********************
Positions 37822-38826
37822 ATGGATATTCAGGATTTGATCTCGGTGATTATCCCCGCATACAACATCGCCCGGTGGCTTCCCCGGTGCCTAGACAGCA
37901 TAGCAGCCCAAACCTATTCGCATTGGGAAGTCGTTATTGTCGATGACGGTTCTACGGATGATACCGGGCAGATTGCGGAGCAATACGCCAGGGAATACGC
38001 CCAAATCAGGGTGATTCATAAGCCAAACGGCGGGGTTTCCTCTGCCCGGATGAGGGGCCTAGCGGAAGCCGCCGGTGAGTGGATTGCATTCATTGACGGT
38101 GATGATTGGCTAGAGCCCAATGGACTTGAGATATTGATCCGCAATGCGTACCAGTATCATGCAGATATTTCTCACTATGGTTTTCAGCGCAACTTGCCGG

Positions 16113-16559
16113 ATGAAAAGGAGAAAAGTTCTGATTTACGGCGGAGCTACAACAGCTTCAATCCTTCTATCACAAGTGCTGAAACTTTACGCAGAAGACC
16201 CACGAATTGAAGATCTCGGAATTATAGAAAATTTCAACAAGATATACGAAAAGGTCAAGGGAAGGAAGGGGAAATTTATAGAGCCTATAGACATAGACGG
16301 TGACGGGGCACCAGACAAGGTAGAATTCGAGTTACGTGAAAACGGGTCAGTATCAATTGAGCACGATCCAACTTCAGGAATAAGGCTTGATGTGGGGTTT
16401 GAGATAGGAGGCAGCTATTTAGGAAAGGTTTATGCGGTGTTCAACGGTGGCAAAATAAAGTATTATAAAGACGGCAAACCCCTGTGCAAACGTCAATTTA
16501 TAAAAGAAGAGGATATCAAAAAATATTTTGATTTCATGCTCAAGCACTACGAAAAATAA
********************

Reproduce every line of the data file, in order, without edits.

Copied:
Positions 37822-38826
37822 ATGGATATTCAGGATTTGATCTCGGTGATTATCCCCGCATACAACATCGCCCGGTGGCTTCCCCGGTGCCTAGACAGCA
37901 TAGCAGCCCAAACCTATTCGCATTGGGAAGTCGTTATTGTCGATGACGGTTCTACGGATGATACCGGGCAGATTGCGGAGCAATACGCCAGGGAATACGC
38001 CCAAATCAGGGTGATTCATAAGCCAAACGGCGGGGTTTCCTCTGCCCGGATGAGGGGCCTAGCGGAAGCCGCCGGTGAGTGGATTGCATTCATTGACGGT
38101 GATGATTGGCTAGAGCCCAATGGACTTGAGATATTGATCCGCAATGCGTACCAGTATCATGCAGATATTTCTCACTATGGTTTTCAGCGCAACTTGCCGG

Positions 16113-16559
16113 ATGAAAAGGAGAAAAGTTCTGATTTACGGCGGAGCTACAACAGCTTCAATCCTTCTATCACAAGTGCTGAAACTTTACGCAGAAGACC
16201 CACGAATTGAAGATCTCGGAATTATAGAAAATTTCAACAAGATATACGAAAAGGTCAAGGGAAGGAAGGGGAAATTTATAGAGCCTATAGACATAGACGG
16301 TGACGGGGCACCAGACAAGGTAGAATTCGAGTTACGTGAAAACGGGTCAGTATCAATTGAGCACGATCCAACTTCAGGAATAAGGCTTGATGTGGGGTTT
16401 GAGATAGGAGGCAGCTATTTAGGAAAGGTTTATGCGGTGTTCAACGGTGGCAAAATAAAGTATTATAAAGACGGCAAACCCCTGTGCAAACGTCAATTTA
16501 TAAAAGAAGAGGATATCAAAAAATATTTTGATTTCATGCTCAAGCACTACGAAAAATAA